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SOURCE: “David Ignatow: Three Appreciations,” in American Poetry, Vol. 3, No. 2, Winter, 1986, pp. 37-41.
[In the following excerpt, Wagner argues that Ignatow creates a personal bond with his readers that gives his works greater resonance.]
Taking our cue from Ignatow's poems themselves, I would like to stress that—much as we love the poet—our attention falls on the words, the lines, the open and yet always coercive form of Ignatow's poems. Those poems give us insight, direction; they express the anger and the joy of living; and they also provide a map for our own voyage of discovery. From “Stages,” “I am somewhere left behind in a dream / that did not end with my awakening / to what I do not own. With music and drums / I awoke. …” And “A man confronted by masks / begins to maneuver / out of their reach.” Such a triad describes so well the impetus for poetry (to find the self, the assorted selves, and to move them out of reach of all confinement), and as Ignatow says in “Say Pardon”:
Say pardon and follow your own will in the open spaces ahead.
For running through these decades of Ignatow poems is the sense, the spirit, of openness. It seems no matter of chance that David's forthcoming collection is to be called Leaving the Door Open. Part of the openness is the urge of the speaker, the poet, to make contact (and one thinks of Williams'...
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SOURCE: “The Very Few Faces of God,” in American Poetry Review, Vol. 9, No. 2, March, 1987, p. 18.
[In the following review, Carruth remarks favorably on the poetry collected in New and Selected Poems, 1970-1985.]
“The soldier is convinced that a certain interval of time, capable of being indefinitely prolonged, will be allowed him before the bullet finds him, the thief before he is caught, men in general before they have to die. This is the amulet which preserves people—and sometimes peoples—not from danger but from the fear of danger, which in certain cases allows them to brave it without actually needing to be brave.” This wisdom from the world before apocalypse was written by Marcel Proust.
Poetry is “braving it.” It is one among the many ways. If it have peculiar virtue, this must be its music, by which one does not at all mean its mellifluous syllables but its mythifying imagery that orchestrates the complications of existence and concentrates them. Existence as such is grotesque. It is noise. It is alien. George Gershwin, that light-hearted, light-minded man in the best sense, said: “I frequently hear music in the very heart of noise.” The last poem in David Ignatow's book is called “The Image”:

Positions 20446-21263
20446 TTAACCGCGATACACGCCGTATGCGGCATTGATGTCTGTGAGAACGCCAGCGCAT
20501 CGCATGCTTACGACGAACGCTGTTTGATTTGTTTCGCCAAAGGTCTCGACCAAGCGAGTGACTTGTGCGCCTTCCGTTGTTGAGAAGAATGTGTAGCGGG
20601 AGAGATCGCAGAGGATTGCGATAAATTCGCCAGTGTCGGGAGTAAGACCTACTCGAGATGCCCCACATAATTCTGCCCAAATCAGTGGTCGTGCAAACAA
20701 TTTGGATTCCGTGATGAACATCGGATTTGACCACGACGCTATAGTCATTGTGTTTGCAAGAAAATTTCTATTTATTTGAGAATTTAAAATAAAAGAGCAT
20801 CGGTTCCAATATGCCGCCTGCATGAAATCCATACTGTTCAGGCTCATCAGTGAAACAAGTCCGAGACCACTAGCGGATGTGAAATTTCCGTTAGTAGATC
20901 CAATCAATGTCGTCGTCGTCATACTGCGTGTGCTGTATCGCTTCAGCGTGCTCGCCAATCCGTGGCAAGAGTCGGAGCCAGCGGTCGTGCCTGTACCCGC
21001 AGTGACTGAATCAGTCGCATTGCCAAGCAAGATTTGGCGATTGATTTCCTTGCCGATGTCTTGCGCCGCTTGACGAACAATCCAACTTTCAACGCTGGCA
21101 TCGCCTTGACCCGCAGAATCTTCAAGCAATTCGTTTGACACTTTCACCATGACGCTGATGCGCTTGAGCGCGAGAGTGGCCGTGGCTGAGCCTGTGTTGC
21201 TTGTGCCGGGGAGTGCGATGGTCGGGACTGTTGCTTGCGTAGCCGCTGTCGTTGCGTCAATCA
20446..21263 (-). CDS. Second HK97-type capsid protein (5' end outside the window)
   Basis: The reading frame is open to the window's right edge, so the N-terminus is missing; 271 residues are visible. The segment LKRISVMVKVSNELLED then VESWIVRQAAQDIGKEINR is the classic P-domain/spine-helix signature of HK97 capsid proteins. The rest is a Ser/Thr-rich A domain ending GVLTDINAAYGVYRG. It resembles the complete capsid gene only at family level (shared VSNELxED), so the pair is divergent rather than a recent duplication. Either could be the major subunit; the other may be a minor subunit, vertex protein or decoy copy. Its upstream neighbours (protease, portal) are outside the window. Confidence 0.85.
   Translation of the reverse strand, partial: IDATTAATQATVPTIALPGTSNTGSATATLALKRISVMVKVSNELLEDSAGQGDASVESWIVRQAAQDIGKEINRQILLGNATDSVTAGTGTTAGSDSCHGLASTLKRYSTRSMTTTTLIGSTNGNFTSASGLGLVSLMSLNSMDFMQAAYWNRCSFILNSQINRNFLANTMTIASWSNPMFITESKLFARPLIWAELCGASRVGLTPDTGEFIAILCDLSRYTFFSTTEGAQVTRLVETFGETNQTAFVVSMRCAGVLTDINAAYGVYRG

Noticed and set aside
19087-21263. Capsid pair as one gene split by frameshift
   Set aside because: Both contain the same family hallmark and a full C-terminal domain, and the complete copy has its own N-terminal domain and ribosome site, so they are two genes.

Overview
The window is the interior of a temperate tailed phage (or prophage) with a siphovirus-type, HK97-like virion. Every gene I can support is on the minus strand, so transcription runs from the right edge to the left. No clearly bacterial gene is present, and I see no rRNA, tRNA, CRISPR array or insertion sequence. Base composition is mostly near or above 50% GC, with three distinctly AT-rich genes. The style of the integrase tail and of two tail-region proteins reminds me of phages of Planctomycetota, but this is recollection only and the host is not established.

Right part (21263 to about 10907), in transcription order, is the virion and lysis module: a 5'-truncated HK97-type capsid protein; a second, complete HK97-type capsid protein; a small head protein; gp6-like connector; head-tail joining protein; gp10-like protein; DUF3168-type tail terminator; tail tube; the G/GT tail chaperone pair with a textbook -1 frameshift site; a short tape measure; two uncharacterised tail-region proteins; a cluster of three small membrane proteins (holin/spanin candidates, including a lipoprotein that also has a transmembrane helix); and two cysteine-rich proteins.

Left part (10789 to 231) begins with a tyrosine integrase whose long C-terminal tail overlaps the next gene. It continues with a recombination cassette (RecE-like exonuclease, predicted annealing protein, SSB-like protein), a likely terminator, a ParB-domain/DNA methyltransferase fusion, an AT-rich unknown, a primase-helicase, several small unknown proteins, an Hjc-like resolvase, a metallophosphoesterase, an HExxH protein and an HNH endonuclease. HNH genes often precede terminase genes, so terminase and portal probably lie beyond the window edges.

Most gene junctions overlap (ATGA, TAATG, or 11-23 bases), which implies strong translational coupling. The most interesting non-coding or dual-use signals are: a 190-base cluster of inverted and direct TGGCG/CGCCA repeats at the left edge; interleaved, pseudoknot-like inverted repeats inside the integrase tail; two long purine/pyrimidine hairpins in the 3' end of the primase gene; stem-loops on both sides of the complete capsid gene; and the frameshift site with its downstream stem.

The image in the mirror feels nothing towards him, though it is his image. He weeps, and it weeps with him, but is merely the sign of his...
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SOURCE: “An Interview with David Ignatow,” in Contemporary Literature, Vol. XXVIII, No. 2, Summer, 1987, pp. 143-62.
[In the following interview, Ignatow discusses the influence on his writings of various poets including Walt Whitman, Allen Ginsberg, T. S. Eliot, and William Carlos Williams.]
Why does Whitman play such a large part in your poetry, especially in your earlier work?
Whitman has never ceased playing a large role in my poems. One has only to read the more recent book, Tread the Dark, published in 1978, to recognize how importantly I take him and his work and ideas. Also, it seems to me that my mode of direct presentation openly arrived at, that is, letting the incident speak for itself in the rhythms, cadences, and idiom of its occasion, which most often is of the language of ordinary speech, derives from Whitman. I can say that this mode characterizes all of my poems. In other words, like Whitman and Williams, I keep to the ordinary things in life, the known, universal experiences and relate them in the language as people experience them but in a light that is strictly my own. The theory is that—like Whitman, who perhaps deceived himself about his hopes—the poet should communicate with the people whose experiences he represents in his unique vision of them but in a language that will convince...